O(n^2) is bad - can it be fixed?

Alex Martelli aleaxit at yahoo.com
Tue May 22 09:31:42 CEST 2001

"Helen Dawson" <helend at accessone.com> wrote in message
news:3B09FBF9.8691EBFE at accessone.com...
> The following script tests appending to a list and to a string.
> def AppendTest(listorstring):
>     for i in range(0, 100):
>         for x in range(0, 2000):
>             listorstring += " "
>         print i
> AppendTest([])
> AppendTest("")
> The test with the list runs very swiftly and smoothly - the numbers
> are printed out at a steady rate. The test with the string runs
> slowly, and the speed that the numbers appear slows down - a lot. In
> fact, I have never seen the string test end - I always abort it out
> of boredom before it gets to twenty five.
> Without even looking in the Python internals it is obvious what is
> happening. In the string case, each time a character is appended the
> entire string is copied. Therefore adding n characters requires

Right.  String objects are immutable, so it couldn't possibly
be otherwise.

> n^2/2 bytes to be copied, making processing large files (where large
> is > about 10K) very inefficient - and processing files larger
> than about 100K is virtually impossible.
> List does much better. Why? It probably does the same thing that the
> STL vector typically does - the allocabe space doubles whenever it
> runs out of room, and then the newly allocated space is filled in
> as needed.

Not quite -- Python's sources are pretty clear about that:-).  A
list DOES allocate a few extra entries when it grows, but it does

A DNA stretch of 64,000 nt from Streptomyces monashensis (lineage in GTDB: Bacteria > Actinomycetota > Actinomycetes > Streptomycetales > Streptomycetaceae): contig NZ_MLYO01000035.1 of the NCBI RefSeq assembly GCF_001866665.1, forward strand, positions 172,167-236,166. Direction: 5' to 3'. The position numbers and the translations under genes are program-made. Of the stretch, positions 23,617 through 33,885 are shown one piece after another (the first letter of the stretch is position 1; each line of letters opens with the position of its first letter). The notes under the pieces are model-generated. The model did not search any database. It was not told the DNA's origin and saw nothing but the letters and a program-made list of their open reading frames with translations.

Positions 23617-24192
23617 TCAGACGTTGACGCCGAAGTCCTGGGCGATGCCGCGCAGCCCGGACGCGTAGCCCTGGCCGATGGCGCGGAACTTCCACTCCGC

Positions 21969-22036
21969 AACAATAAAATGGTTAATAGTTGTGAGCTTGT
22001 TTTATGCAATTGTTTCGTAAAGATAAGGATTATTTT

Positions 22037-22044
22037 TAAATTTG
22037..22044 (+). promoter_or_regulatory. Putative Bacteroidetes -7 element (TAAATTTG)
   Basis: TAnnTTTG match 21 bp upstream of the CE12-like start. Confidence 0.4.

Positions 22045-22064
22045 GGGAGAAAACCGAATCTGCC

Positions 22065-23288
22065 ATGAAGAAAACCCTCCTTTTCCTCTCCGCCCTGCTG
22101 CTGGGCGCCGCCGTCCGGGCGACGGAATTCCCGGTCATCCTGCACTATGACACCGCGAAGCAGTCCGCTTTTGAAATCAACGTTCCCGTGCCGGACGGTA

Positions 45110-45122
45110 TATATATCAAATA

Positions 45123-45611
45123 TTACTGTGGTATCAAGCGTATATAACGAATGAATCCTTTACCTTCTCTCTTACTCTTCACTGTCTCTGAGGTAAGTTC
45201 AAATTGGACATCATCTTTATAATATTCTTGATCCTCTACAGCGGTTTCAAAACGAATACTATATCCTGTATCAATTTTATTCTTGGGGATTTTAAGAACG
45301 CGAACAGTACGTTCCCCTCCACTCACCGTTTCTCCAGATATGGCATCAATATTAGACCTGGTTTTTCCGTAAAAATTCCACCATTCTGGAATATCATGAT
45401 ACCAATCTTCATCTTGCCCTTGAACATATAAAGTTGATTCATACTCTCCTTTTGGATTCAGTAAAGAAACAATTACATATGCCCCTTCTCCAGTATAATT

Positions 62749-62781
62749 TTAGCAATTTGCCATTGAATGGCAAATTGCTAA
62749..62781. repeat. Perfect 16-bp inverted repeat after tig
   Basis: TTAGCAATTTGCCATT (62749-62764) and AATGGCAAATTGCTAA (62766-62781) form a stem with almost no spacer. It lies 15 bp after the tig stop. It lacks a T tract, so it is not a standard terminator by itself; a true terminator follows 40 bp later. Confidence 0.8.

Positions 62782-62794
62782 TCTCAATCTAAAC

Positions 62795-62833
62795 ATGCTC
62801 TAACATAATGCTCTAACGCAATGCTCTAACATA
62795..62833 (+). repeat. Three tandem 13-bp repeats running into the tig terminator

NOT grow geometrically.  So IN THEORY appending should be O(N^2)
for lists as well -- but in practice it seems N never gets big
enough to actually measure that effect.

> So, why can't string do that?

A string object is immutable.  So, what would it do with any
extra allocated space?

> When we could only go string = string + " " then fixing this problem
> was probably impossible, but with += it seems like it should be quite
> possible - maybe even easy!

Since a string object is immutable, it doesn't define "in-place
addition" -- thus the semantics of the two forms are identical.

Python's engine *MIGHT* perhaps special-case the occasions where
a string object is not interned AND there is just one reference
to it, but currently the engine doesn't do ANY "under the covers
black magic optimization", even for much more relevant issues
such as calling methods on objects, &c.  The lack of any tricky
optimization keeps the engine simple, lightweight, etc, etc.

> Right now if I am producing a text file a character at a time I have
> to do it to a list and then use string.join() to convert at the end.
> That works, but seems clunky.

Clunkiness is in the eye of the beholder.  Others would consider
"mutable strings" as clunkier, and Java's "solution" of having
separate "string" (immutable) and "string buffer" (mutable) types,
while feasible, hasn't won it great praise either.

> It's also a landmine for the naive. I recognized the problem
> immediately, but many people would simply assume that Python was slow,
> when it took an hour to process a one Mbyte file.

Education seems a better answer to that than black-magic
under-the-cover optimizations that would break as soon as
one had a second reference extant to a string object:-).

> I'm using Python 2.1, on Windows.
> Bruce Dawson.
> P.S. Is this a known issue?

Yes.  http://www.python.org/doc/essays/list2str.html mentions it,
for example, as does FAQ 4.7 (http://www.python.org/doc/FAQ.html).


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